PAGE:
Session 1: Ways to Bolster Resilience: A Life-Span Perspective (July 25-29)
In the aftermath of traumatic and victimizing experiences, most individuals are impacted, but some 75% go on to evidence resilience and the ability to "bounce back" and confront ongoing adversities. In contrast, some 25% of individuals will manifest persistent adjustment difficulties and psychiatric disorders.
Dr. Meichenbaum will discuss what distinguishes these two groups and the practical implications for treatment from a life-span perspective. He will discuss how to bolster resilience in "high risk” children and their families, adolescents (with a focus on LGBTQ youth), and victims of human trafficking. He will also discuss adult psychiatric patients with comorbid substance abuse, PTSD, borderline personality disorder, traumatic brain injury, and those experiencing prolonged and complicated grief disorder. We will also cover ways to bolster resilience in the elderly and how to bolster vicarious resilience in psychotherapists.
Monday Nature and neurobiology of resilience; What distinguishes the 75% who evidence resilience vs the 25% who evidence PTSD; Implications for treatment; Characteristics of resilient adults
Tuesday Case conceptualization model; Application to psychiatric patients with comorbid disorders; Prolonged and complicated grief
Wednesday Borderline personality disorders; Individuals with traumatic brain injuries
Thursday High risk children and their families; Implications for treatment; Trauma-focused CBT; LGBTQ and victimized youth due to human traffickingFriday Bolstering resilience in the elderly; Ways to integrate spirituality and psychotherapy; Bolstering vicarious resilience in psychotherapists
Accreditation and Designation of Credit:
The Medical College of Wisconsin is accredited by the Accreditation Council for Continuing Medical Education to provide continuing medical education for physicians.
The Medical College of Wisconsin designates this live activity for a maximum of 15 AMA PRA Category 1 Creditstm. Physicians should claim only the credit commensurate with the extent of their participation in the activity.
The Medical College of Wisconsin designates this activity for up to 15 hours of participation for continuing education for allied health professionals.
The Medical College of Wisconsin is approved by the American Psychological Association to sponsor continuing education for psychologists. MCW maintains responsibility for this program and its content. This activity contains content or processes that may be potentially stressful.
The Medical College of Wisconsin is registered with the Illinois Department of Professional Regulation as a Continuing Education Sponsor for social workers (license number 159-000664).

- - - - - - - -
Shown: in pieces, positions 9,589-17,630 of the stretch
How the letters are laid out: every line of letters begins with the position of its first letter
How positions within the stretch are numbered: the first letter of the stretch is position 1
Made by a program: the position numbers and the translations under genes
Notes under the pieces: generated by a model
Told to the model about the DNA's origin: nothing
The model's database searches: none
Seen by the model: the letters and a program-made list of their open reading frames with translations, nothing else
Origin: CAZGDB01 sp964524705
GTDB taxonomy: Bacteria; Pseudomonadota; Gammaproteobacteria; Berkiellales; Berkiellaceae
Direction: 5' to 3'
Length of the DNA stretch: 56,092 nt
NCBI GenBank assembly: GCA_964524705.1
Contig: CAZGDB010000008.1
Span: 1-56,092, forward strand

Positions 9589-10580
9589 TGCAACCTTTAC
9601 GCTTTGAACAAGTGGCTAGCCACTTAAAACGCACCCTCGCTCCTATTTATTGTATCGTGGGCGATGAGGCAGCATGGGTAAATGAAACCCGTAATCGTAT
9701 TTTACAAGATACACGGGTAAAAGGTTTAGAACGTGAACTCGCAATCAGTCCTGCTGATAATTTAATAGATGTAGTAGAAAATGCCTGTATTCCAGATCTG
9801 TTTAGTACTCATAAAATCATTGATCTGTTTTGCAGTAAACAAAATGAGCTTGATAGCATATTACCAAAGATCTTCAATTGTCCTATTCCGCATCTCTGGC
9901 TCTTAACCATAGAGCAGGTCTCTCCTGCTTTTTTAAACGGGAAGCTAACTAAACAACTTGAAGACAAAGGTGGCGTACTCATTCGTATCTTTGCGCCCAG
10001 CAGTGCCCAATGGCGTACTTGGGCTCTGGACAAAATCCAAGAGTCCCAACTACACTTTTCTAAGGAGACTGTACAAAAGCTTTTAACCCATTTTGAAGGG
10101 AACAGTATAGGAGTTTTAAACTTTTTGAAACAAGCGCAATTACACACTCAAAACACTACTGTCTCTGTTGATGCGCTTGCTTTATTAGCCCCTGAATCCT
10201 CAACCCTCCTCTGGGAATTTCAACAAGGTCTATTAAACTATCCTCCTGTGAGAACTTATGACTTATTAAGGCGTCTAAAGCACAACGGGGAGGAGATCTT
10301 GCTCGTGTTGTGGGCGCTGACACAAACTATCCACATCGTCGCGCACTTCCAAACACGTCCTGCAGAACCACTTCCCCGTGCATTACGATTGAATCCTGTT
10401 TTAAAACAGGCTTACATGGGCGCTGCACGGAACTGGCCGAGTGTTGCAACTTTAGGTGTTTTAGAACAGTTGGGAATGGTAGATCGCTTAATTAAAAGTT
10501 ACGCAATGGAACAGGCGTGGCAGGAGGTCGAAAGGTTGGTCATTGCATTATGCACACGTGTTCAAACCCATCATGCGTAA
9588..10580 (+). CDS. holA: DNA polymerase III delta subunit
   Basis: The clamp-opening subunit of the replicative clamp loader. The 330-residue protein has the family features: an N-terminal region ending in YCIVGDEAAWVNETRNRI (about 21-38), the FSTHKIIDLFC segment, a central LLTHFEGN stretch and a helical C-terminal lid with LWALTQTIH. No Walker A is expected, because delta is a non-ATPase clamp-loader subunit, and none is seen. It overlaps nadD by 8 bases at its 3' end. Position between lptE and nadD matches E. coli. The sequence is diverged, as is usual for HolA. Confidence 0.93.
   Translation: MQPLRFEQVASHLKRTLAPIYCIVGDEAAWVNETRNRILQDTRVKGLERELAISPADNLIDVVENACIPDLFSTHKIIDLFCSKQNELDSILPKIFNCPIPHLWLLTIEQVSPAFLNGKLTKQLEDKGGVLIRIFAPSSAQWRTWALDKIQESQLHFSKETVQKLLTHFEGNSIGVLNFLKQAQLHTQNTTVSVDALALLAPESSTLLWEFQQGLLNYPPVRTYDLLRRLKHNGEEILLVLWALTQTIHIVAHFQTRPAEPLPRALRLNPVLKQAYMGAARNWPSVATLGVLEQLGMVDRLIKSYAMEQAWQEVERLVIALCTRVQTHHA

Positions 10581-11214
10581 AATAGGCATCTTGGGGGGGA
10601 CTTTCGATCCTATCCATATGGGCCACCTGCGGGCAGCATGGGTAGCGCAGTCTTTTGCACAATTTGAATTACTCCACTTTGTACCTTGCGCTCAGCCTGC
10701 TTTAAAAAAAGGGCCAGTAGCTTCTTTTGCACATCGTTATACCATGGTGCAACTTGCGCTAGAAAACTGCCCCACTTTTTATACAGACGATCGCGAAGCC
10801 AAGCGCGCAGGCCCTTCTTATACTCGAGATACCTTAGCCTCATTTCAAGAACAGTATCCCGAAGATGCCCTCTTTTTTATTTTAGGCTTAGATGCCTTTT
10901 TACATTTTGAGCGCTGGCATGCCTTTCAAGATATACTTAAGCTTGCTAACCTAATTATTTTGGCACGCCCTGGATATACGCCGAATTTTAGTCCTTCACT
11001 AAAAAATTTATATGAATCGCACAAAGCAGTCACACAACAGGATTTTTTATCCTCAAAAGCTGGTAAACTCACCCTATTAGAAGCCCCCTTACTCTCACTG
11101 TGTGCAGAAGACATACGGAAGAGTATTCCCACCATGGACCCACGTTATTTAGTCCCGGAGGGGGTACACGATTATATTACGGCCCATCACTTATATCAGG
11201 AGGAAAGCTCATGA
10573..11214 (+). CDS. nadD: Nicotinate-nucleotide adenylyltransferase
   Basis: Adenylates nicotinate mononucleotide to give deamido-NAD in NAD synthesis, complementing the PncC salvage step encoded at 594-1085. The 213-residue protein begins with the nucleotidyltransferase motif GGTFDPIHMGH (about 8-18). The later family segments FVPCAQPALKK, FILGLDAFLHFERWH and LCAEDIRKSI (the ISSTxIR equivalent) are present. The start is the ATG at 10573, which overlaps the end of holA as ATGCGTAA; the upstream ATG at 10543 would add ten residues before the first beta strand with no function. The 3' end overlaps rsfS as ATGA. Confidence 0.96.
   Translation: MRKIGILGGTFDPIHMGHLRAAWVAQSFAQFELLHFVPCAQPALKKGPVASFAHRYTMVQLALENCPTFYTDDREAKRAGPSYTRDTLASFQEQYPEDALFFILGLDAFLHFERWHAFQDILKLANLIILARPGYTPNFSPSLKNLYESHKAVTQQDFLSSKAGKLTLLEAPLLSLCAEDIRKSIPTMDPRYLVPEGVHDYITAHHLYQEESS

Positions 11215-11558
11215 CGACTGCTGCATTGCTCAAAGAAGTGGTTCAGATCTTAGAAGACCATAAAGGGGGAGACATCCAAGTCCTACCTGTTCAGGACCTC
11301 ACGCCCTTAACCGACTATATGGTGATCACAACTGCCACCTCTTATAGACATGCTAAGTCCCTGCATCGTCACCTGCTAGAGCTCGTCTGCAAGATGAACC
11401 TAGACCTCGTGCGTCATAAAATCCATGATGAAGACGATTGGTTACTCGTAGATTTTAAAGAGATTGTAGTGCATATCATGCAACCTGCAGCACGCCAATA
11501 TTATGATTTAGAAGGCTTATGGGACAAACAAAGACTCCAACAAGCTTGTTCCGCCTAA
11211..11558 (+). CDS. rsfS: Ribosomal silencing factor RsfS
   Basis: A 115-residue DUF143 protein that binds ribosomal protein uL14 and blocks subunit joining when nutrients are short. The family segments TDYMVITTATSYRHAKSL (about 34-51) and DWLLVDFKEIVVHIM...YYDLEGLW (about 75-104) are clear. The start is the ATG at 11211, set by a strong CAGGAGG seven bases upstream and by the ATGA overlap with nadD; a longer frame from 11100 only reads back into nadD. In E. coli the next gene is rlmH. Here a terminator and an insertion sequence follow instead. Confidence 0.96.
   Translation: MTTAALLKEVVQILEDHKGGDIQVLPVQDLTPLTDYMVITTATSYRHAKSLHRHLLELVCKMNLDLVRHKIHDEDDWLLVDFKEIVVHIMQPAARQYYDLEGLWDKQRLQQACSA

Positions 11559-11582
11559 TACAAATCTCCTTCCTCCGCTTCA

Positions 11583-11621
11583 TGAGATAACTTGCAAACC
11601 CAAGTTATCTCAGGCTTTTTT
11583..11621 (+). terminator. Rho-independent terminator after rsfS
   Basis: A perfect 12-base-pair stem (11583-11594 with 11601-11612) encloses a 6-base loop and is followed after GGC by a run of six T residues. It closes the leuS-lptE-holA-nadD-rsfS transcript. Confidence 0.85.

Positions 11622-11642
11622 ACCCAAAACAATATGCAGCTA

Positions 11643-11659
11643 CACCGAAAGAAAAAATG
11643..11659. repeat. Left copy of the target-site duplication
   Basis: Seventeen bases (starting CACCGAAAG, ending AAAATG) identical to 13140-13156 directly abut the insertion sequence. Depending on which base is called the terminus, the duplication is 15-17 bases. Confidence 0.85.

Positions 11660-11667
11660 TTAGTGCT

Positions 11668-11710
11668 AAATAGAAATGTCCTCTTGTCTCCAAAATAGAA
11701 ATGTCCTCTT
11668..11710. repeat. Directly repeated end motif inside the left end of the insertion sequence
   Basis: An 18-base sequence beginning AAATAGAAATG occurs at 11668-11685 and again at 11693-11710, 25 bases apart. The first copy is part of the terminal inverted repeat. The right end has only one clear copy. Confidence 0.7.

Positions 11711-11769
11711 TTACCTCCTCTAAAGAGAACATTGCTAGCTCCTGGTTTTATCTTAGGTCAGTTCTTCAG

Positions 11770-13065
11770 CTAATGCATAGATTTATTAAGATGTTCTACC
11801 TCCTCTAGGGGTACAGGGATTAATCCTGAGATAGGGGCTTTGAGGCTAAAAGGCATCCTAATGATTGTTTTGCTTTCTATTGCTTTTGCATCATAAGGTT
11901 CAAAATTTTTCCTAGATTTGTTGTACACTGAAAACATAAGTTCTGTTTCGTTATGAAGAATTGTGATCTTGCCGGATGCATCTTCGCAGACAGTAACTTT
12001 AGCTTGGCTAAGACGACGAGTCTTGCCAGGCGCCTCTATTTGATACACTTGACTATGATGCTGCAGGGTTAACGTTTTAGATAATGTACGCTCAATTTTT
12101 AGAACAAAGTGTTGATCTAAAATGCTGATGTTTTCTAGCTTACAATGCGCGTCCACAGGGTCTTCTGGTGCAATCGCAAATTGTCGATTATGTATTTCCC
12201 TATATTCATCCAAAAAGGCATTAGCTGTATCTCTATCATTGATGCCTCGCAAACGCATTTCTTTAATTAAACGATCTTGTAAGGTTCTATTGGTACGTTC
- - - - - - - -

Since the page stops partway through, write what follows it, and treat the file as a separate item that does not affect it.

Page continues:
Application for CME credit has been filed with the American Academy of Family Physicians. Determination of credit is pending.
Tuition includes course materials and continental breakfast.
Purchase an additional 5 DAY session and receive a $100.00 discount. Use coupon code: +DCSI
Please note: A $10.00 non-refundable processing fee is assessed on registrations.
This advanced seminar is geared to mental health and health professionals.
- Describe differences between individuals who develop PTSD and related adjustment problems as a result of traumatic experiences vs individuals who evidence resilience
- Discuss the neurobiological correlates of PTSD and resilience and the implications for treatment
- Develop a case conceptualization model of risk and protective factors that informs assessment and treatment decision making
- Implement core tasks of psychotherapy with clients who experience PTSD, complex PTSD, and co-occurring psychiatric disorders
Donald Meichenbaum, PhD, is Distinguished Professor Emeritus, University of Waterloo, Ontario, Canada from which he took early retirement 19 years ago. He is presently Research Director of the Melissa Institute for Violence Prevention. He is one of the founders of Cognitive Behavior Therapy, and clinicians voted him, "one of the ten most influential psychotherapists of the 20th century."
He has consulted at a number of treatment centers for children and adolescents who have a history of victimization experiences. He helped train mental health workers to assist in the aftermath of natural disasters, school shootings and suicides, domestic violence, and with returning service members and their families.
All persons in control of content have NO relevant financial relationships to disclose.
- 15.00 AAFPAAFP credit.
- 15.00 AMA PRA Category 1 Credit(s)™AMA PRA Category 1 Credit(s)™
- 15.00 APAAPA credit.
- 15.00 Hours of ParticipationHours of Participation credit.